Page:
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Old 01-03-2008, 08:39 PM
columbusite columbusite is offline
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Default What would you change about this city's biking infrastructure?

Hi! I'm a newbie here and as my name suggests I don't live here, but Portland is looked to as the pinnacle of a bike-friendly city nationally. Here in Columbus there is a bikeways plan (large .pdf) that will be finalized on the 11th. So as a city that has an extensive network of roads and trails for bikes, what would you recommend? I'd definitely like to hear what people think of bike lanes. Hopefully I can include some input and send it to the company in time before they end the opportunity for public input. I did a detailed criticism of it here (yes, it's my blog, but it's relevant), if anyone's interested enough.
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Old 01-03-2008, 10:18 PM
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wsbob wsbob is offline
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What do people in Portland think of bike lanes. What do I personally think of bike lanes?

Those questions have complicated answers. That's my impression at least, and my own feeling about them for now. Given events of the last year in particular, I'd wager that quite a lot of people in Portland have a love-hate regard for bike lanes, in no small part because at least two people on bikes in bike lanes were run over and killed by motor vehicles where bikes and motor vehicles were at an intersection together. In fact, because of those tragic deaths and the flaws they pointed up related to current bike lane design, many people have no love at all for bike lanes, and think of bike lanes as the cyclist's enemy.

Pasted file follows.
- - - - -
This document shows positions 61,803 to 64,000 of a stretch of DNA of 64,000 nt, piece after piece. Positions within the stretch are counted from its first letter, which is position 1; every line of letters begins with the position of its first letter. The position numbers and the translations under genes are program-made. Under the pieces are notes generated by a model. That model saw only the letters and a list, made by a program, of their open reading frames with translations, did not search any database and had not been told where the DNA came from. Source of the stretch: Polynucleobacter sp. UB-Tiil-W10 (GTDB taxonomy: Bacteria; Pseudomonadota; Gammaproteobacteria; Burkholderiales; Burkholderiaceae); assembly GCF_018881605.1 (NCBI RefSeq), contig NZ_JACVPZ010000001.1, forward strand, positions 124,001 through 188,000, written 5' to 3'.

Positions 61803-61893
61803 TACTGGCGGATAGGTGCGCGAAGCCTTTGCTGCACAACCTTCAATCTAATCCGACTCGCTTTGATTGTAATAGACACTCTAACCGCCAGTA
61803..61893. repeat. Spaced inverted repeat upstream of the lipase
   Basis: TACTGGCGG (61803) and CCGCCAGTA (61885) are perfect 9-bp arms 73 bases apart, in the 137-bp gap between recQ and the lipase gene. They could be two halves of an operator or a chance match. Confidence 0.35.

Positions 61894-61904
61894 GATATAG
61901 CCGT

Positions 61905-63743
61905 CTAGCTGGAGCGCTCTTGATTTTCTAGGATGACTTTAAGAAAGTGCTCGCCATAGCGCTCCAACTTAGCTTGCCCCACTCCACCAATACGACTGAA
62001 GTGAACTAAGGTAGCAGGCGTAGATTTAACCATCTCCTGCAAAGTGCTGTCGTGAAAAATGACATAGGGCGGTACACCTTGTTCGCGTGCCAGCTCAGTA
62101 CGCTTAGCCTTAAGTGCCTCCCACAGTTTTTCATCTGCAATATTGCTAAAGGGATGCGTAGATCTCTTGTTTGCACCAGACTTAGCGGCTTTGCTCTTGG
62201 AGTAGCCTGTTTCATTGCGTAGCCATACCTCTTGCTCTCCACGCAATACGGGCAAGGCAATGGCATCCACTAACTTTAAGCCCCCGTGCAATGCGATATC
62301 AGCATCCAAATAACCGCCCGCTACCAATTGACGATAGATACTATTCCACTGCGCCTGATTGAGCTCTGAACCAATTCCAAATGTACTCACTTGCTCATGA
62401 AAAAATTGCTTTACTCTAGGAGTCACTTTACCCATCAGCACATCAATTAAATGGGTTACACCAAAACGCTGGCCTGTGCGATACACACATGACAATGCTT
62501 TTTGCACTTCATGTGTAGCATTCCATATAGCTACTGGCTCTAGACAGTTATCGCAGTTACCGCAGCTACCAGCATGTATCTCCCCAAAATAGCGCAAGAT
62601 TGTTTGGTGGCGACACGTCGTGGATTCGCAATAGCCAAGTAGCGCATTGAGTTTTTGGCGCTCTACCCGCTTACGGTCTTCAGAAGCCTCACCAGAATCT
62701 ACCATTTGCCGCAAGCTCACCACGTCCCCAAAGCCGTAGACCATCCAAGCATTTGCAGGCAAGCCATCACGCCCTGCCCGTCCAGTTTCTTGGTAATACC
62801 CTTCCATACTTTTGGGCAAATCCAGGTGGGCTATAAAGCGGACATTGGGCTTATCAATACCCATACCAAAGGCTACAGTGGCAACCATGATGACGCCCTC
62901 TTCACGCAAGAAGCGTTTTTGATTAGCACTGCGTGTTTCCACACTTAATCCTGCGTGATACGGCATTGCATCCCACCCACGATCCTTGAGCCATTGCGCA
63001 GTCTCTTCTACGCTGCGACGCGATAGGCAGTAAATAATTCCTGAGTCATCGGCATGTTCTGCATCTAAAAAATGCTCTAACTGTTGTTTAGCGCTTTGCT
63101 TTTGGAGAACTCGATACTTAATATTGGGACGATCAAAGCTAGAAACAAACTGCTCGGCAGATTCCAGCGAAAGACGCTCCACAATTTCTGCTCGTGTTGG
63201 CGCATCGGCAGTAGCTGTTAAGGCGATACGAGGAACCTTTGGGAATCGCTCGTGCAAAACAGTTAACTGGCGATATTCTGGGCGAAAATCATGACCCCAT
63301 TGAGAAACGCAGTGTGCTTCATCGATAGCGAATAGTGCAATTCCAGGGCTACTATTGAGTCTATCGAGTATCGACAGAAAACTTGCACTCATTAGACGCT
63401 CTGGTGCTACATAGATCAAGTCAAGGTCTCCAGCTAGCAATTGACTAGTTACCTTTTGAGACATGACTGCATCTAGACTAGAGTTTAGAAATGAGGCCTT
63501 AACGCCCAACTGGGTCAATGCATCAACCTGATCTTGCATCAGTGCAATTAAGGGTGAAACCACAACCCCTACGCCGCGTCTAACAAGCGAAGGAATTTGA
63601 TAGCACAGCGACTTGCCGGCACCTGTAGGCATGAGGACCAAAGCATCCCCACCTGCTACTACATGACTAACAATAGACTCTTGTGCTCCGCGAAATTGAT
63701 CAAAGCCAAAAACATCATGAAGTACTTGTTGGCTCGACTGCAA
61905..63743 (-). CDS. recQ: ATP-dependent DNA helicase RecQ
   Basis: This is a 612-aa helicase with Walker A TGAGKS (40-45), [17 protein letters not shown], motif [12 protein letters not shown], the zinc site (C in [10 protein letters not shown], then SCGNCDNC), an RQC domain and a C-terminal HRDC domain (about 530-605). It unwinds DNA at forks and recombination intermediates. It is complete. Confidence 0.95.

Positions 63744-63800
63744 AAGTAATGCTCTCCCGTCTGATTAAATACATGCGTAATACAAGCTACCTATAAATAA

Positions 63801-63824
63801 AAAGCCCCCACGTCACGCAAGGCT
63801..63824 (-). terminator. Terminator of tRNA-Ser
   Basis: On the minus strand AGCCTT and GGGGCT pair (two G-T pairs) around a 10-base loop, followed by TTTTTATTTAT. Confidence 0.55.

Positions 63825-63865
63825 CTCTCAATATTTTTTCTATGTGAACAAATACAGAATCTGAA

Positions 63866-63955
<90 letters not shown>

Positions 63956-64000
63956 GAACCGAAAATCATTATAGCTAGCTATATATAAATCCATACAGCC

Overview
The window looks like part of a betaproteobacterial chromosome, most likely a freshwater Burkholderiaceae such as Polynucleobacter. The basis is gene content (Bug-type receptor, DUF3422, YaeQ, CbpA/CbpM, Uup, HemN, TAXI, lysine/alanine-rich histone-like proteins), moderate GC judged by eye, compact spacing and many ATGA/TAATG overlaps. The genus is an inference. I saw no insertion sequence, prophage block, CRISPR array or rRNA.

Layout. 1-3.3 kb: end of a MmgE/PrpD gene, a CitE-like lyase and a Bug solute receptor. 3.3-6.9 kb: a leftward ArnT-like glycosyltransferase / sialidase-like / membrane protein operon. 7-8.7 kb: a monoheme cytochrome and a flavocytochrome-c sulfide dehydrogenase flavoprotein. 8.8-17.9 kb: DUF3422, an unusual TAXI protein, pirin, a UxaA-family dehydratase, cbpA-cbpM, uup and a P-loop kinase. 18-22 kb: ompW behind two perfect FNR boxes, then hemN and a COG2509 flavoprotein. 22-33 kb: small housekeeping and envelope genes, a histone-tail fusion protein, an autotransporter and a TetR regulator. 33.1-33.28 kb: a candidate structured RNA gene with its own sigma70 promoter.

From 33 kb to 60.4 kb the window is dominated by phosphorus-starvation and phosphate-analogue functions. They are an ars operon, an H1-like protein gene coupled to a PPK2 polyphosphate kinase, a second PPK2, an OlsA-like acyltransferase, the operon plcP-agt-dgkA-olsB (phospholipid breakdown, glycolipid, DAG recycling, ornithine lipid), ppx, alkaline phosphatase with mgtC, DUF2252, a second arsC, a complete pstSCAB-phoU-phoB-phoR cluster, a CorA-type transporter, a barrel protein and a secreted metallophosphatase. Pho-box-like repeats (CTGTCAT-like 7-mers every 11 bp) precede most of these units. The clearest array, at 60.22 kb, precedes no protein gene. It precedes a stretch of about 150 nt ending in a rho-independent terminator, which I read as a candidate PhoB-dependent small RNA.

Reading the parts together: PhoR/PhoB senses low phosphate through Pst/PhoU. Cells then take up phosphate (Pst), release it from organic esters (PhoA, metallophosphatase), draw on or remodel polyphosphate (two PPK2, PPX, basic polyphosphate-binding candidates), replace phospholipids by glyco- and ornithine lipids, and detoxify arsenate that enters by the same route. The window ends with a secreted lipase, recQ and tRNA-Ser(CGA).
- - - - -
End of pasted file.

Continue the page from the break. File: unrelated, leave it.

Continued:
Bike lanes can be really, really good where there's clear separation of both motor vehicle and bike at pinch points such as intersections. Often this hasn't been adequately accomplished because the concept of bike lanes introduced into existing street infrastructure is for the most part, an adaptation of existing street infrastructure originally conceived exclusively for motor vehicles. It's not uncommon for the final result to be not much more than an afterthought that's not safe or very effective in terms of accomplishing many of the goals they're intended to accomplish.